Florida Wants Save Lives With ‘Stupid Motorist Law’

Volusia County is considering a law to deter Florida drivers from doing something exceptionally stupid. Like attempting to cross flooded roads during severe weather. It’s called the “Stupid Motorist Law,” which is not the most creative name, but hey, it gets the point across. According to Yahoo, the law aims to discourage drivers from driving around barriers and getting stuck in floodwaters. This not only puts them at risk but also endangers the poor emergency responders called to rescue them.

Councilman Danny Robins thinks the law is long overdue, especially after seeing so many stranded drivers needing rescue during Hurricane Ian in 2022. At least 15 to 20 cars were stuck in deep water on roads with “do not enter” signs. The proposed law, which will be enforced only during a state of emergency, would allow law enforcement officers to issue fines of up to $2,000 to motorists who disobey road barriers during floods.

Robins believes the law could save lives and taxpayer dollars, especially during the height of the 2023 Atlantic hurricane season.

Florida Law:

However, some people in the county think the law is unfair. Niceie Bullock, for instance, thinks the law is absurd and crazy. She argues that drivers should not be fined for getting stuck and needing help. Meanwhile, at-large representative Jake Johansson is concerned about how law enforcement will decide who gets fined and who doesn’t. He fears that the law might penalize scared drivers making bad decisions as much as fun-loving, four-wheel-drive teenagers having a blast.

The proposal has been sent back to staff for more research, and if passed, it will likely get a new name, perhaps the “Smart Motorist Law” or the “Don’t Be Dumb Law.” Either way, it’ll be hilarious to watch drivers get fined for doing something incredibly stupid.

2 Florida Locations Have the Bluest Water in America

Travel and Leisure recently published a report that details 10 of the most stunning bodies of water in country. From sunny ocean spots, to lakes, to waterfalls these locations are simply breathtaking. Included in the list were two Florida locations that have the bluest water in America.

Dry Tortugas National Park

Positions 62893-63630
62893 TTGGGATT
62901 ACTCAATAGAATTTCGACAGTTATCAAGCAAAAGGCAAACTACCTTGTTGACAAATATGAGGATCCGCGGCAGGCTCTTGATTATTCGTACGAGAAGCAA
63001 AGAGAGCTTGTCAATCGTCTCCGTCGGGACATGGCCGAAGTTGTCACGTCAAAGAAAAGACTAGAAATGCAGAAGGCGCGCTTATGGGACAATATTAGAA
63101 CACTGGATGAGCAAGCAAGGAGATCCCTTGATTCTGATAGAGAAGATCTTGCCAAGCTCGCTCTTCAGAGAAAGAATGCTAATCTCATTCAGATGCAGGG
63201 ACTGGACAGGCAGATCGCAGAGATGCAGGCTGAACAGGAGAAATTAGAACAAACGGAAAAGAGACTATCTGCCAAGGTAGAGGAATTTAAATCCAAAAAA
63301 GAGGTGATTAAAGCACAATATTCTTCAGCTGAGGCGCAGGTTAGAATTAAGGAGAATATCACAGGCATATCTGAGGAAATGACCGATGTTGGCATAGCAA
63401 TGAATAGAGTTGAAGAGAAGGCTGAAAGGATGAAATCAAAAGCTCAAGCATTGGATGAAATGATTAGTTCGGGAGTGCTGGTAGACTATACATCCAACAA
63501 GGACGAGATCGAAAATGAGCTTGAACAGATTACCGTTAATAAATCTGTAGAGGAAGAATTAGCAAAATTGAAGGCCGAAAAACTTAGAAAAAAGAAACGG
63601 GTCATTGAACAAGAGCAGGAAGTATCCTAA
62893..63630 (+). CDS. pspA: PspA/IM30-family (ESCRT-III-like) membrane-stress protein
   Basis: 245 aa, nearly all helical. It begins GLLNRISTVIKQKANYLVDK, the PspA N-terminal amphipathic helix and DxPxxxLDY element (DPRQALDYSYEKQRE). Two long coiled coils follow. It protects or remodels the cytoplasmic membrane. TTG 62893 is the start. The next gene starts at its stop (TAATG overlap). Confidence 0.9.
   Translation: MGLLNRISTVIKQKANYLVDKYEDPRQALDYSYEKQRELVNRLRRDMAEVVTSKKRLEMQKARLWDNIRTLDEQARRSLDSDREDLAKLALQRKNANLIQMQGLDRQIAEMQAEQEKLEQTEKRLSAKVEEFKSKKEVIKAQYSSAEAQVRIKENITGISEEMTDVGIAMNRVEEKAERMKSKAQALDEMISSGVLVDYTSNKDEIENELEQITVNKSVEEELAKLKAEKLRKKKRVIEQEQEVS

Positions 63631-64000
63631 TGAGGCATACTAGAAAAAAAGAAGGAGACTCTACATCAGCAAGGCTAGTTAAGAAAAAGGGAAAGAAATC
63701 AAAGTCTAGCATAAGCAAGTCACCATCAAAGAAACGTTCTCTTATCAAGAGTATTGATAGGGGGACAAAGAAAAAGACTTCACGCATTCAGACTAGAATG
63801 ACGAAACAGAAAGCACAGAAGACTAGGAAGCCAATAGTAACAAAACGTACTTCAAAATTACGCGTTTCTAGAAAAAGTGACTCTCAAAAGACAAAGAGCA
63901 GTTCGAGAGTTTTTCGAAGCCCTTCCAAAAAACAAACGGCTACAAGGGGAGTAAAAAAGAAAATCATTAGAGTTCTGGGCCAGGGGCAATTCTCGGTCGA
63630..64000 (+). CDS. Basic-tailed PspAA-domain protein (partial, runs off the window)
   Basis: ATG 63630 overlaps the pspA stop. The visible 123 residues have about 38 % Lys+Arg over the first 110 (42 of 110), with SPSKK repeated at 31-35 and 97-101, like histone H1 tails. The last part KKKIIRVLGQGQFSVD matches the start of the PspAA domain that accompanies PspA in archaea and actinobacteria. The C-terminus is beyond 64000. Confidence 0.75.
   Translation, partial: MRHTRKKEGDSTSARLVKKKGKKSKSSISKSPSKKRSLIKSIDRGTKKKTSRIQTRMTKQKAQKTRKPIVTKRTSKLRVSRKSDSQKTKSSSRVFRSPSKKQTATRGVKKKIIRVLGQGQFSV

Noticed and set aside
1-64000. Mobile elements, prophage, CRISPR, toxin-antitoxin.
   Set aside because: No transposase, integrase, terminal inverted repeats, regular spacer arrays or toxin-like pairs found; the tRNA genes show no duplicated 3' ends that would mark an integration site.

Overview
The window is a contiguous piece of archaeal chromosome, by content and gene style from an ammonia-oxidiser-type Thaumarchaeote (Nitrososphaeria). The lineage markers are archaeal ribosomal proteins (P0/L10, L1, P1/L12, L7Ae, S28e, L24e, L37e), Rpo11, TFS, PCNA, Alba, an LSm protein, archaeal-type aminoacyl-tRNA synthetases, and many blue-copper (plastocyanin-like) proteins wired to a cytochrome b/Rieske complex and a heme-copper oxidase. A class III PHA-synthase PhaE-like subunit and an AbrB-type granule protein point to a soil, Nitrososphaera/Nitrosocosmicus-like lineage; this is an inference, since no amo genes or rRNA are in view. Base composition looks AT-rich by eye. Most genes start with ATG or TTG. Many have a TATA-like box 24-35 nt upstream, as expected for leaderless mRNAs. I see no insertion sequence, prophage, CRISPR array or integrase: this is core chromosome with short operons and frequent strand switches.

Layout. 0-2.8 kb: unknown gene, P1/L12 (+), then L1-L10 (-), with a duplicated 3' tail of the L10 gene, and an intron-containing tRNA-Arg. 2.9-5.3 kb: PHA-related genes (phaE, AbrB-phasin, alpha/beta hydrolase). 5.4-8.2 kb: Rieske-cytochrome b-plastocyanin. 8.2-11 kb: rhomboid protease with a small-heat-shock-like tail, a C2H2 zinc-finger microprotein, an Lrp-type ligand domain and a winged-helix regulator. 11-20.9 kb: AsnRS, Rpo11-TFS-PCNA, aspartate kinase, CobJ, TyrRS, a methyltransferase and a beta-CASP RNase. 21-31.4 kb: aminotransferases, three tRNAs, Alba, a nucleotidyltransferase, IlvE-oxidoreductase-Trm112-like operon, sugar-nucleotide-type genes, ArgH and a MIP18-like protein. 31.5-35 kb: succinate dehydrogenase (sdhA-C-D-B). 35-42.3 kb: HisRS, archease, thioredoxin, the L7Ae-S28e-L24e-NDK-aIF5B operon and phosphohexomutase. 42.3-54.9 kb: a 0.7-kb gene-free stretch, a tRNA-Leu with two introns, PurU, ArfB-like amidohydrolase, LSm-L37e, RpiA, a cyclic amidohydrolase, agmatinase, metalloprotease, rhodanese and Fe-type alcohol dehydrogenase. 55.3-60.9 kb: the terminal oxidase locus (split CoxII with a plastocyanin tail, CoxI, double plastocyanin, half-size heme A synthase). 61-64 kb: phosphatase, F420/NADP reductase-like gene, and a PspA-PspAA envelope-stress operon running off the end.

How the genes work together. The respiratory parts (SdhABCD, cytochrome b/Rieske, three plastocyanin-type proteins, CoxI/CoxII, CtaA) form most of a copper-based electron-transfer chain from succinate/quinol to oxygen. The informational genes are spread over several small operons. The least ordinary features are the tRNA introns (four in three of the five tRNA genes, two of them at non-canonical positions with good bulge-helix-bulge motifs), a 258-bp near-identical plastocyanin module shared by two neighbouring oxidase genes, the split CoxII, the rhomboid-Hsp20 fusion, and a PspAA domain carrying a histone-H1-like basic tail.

This is one of the most unique spots in the country. Dry Tortugas National Park lies west of Key West, Florida in the Gulf of Mexico. It is made up of seven small islands and that are surrounded by coral reef. The park enclosed is roughly 47,000 acres. To arrive here, you must either take a boat or a seaplane. Therefore, it is not accessible by car.

Describing its blue waters, Travel and Leisure says, “Most of it is placid, turquoise, and filled with colorful marine life, making for some of the best snorkeling in the Sunshine State.”

Devil’s Den

Another destination recognized in the report was Devil’s Den. This spring is situated in Willston, about 20 miles south of Gainesville. It is a natural cave that is privately owned. The water has been known to consistently register around 72 degrees regardless of season. One of its main attractions is scuba diving. In fact, it is also a scuba training center where diving is available seven days a week. However, you must have proper certification as it the water has a maximum depth of 54 feet. Their are four lodging cabins at Devil’s Den. The property contains 120 feet of surface diameter.

Also mentioned on Travel and Leisure’s list was Crater Lake in Oregon, Jenny Lake in Wyoming, and Tenaya Lake and Lake Tahoe in California. Havasu Falls in Arizona was the spotlighted waterfall. Finally, as for beaches with the brightest blues, Flamenco Beach in Puerto Rico and Lanikai Beach in Hawaii were among the best.

These two Florida locations that have the bluest water in America were the only east coast spots to make this feature.

  • Dry Tortugas National Park

    This home of Fort Jefferson offers swimming, fishing, and camping. Furthermore, it also has a wide array of bird life. You can bring your own boat up to the park, which offers various tours throughout the day. Or perhaps you’d prefer to hop in a kayak or on a paddleboard and simply explore the turquoise blue waters, that’s an option as well.

    Seaplane at Dry Tortugas National Park, Florida

  • Devil's Den

    Devil’s Den has a dive platform in the middle due to its high level of Scuba and snorkel attraction. In addition, you must be 18 years of age or accompanied by an adult to visit. Their website explains the history by detailing, “On cold winter mornings you can see steam, like smoke, rising from the chimney opening. Thus, the early settlers gave the name Devil’s Den.”


Sign me up for the The Bounce email newsletter!

Stay connected with The BOUNCE SWFL, Southwest Florida’s home for Throwback Hip Hop and R&B.

By clicking "Subscribe" I agree to the website's terms of Service and Privacy Policy. I understand I can unsubscribe at any time.